- If your MAGI is more than $61,000 but less than $71,000, your contribution starts to phase out
- If your MAGI is more than $71,000, your contribution is phased out completely
- If your MAGI is $98,000 or below, your contribution is fully deductible
- If your MAGI is more than $98,000 but less than $118,000, your contribution starts to phase out
- If your MAGI is more than $118,000, your contribution is phased out completely
If you're married and your spouse is covered by an employer-sponsored plan, but you are not, the deduction phase-out range is $184,000-$194,000.
Roth IRA contributions are also in accordance with your MAGI. In 2016:
- If your MAGI is $117,000 or below, you can make a contribution
- If your MAGI is more than $117,000 but less than $132,000, you can make a reduced contribution
- If your MAGI is more than $132,000, you are ineligible to make a contribution
- If your MAGI is $184,000 or below, you can make a contribution
- If your MAGI is more than $184,000 but less than $194,000, you can make a reduced contribution
- If your MAGI is more than $194,000, you are ineligible to make a contribution
Finally, if you are 70 ½ or older, only non-deductible Roth IRA contributions are able to be made.
If you have any further questions, I'd be happy to help.
Yes; whether your contribution to the traditional IRA will be deductible depends.
Some things to keep in mind for both:
- Contributions cannot exceed $5500 ($6500 if age 50 and over) combined;
- Contributions must be made of "earned income"
For the Traditional IRA:
- If you and/or your spouse are active participants in a qualified plan at work, only a portion of your contribution will be deductible. There are AGI phaseouts;
- If you and your spouse are not active participants in a qualified plan, you can deduct your contributions;
- You cannot contribute past age 70 1/2
For the Roth IRA:
- For single filers, AGI has to be less than $132,000; for MFJ, AGI has to be less than $194,000 in order to contribute. There are AGI phaseouts;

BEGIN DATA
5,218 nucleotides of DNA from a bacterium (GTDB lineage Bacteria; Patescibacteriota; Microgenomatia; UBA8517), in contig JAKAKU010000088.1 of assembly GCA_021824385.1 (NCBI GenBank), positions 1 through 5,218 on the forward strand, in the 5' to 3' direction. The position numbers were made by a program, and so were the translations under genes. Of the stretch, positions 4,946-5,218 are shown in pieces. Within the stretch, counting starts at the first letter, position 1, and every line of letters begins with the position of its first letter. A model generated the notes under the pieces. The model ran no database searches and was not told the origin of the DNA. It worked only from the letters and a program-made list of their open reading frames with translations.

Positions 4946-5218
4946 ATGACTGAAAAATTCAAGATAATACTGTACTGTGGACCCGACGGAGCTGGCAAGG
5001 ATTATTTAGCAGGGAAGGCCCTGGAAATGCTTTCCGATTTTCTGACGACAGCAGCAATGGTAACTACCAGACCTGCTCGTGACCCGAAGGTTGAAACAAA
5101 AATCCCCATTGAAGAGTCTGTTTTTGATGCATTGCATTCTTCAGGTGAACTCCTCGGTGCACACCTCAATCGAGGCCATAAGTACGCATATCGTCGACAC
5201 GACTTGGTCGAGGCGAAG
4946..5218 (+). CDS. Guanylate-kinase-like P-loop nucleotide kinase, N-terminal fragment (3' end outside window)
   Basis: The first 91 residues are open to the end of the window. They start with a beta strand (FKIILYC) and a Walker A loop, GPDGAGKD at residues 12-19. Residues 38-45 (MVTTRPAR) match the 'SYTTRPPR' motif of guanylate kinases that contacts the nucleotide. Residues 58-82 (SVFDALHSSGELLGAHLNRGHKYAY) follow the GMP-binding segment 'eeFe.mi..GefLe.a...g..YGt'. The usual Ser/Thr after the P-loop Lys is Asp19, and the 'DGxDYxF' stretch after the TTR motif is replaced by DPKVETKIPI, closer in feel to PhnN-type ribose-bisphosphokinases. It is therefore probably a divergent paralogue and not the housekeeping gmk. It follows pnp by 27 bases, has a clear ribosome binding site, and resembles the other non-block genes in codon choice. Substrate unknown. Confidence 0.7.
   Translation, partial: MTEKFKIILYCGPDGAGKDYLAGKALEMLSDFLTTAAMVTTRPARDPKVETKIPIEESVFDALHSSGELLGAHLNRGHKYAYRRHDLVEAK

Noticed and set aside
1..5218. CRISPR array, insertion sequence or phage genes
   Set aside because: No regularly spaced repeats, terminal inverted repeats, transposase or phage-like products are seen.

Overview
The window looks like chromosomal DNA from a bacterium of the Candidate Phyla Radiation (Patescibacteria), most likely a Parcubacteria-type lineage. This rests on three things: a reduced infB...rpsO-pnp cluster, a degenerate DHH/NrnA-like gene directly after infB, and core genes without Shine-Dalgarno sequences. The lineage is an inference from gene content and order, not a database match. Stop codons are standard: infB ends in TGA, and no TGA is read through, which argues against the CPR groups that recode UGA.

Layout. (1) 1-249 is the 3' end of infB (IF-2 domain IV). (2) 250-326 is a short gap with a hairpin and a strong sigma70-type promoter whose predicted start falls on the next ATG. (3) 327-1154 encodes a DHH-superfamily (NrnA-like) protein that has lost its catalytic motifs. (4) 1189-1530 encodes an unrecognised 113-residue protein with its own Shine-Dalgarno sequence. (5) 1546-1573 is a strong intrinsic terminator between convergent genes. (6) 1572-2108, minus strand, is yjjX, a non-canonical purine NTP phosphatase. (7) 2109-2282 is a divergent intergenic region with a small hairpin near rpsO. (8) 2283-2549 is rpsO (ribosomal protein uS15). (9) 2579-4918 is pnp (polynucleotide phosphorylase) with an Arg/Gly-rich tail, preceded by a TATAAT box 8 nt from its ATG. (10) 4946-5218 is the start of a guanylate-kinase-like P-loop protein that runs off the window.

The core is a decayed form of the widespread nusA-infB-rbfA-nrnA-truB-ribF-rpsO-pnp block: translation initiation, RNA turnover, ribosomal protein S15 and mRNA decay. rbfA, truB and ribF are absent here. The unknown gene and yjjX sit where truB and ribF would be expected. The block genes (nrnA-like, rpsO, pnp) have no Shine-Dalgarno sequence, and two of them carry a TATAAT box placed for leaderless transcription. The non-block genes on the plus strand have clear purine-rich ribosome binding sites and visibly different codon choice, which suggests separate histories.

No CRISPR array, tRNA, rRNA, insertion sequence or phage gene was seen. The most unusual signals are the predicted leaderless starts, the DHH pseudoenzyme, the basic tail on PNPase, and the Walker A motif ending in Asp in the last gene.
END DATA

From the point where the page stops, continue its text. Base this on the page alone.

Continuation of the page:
- Contributions are not deductible;
- You can contribute past age 70 1/2
I hope this helps.
Yes you can! As long as the total contributed does not exceed $5500 for any one particular year between the Traditional and Roth IRA's.
If you happen to be above the age of 50, you can make a catch-up contribution of up to $6500 into a Traditional IRA or a Roth as well.
One thing I have seen some clients and friends of mine do is actually contribute to a 401(k) and a Roth or Traditional IRA in the same year. In the case of a 401(k), you can stash up to $18,000 a year up to age 50 and after age 50 that increases up to $24,000 a year for a catch-up contribution.
The great thing about those that have a 401(k) at work is that you are able to save into the 401(k) at the limits described above and also contribute to a traditional, or a Roth IRA, in the same year. So those people that are under age 50 can save $18,000 in their 401(k) and $5500 in their traditional or Roth IRA. Those that are above age 50 can save $24,000 a year in their 401(k) and also save $6500 a year in a traditional or Roth IRA as well.
I have a lot of people ask me if they should put all of their contributions into a Roth or a traditional IRA, and honestly, I like to recommend a little bit of both.
I hope this helps, best of luck to you!
President of Brein Wealth Management, LLC in Bellevue, WA
Investment Advisory Services offered through Brein Wealth Management, LLC, a registered investment advisor in the state of WA. Investopedia, LLC & Brein Wealth Management, LLC are not affiliated companies.
The answer can be yes, but there are a few considerations to make sure of. One being your eligibility. If eligible, the total maximum you can contribute is $5,500, if under 50 years of age or a maximum of $6,500 (aggregate) if over 50. So if you are under 50, you can contribute $3,000 to a Traditional IRA and $2,500 to a Roth IRA for a total of $5,500. Any combination, if eligible, to the maximum of $5,500.
Some of the eligibility for contributions depends on: if a person has or contributes to a retirement plan at work (401(k), 403(b), etc.), income levels, a non working spouse, and if they are have access through an employer plan, to name a few. It is suggested to discuss the eligibility, phase-out limits and deductibility in greater detail with your tax advisor, since the rules and exceptions will take up more space than allotted here.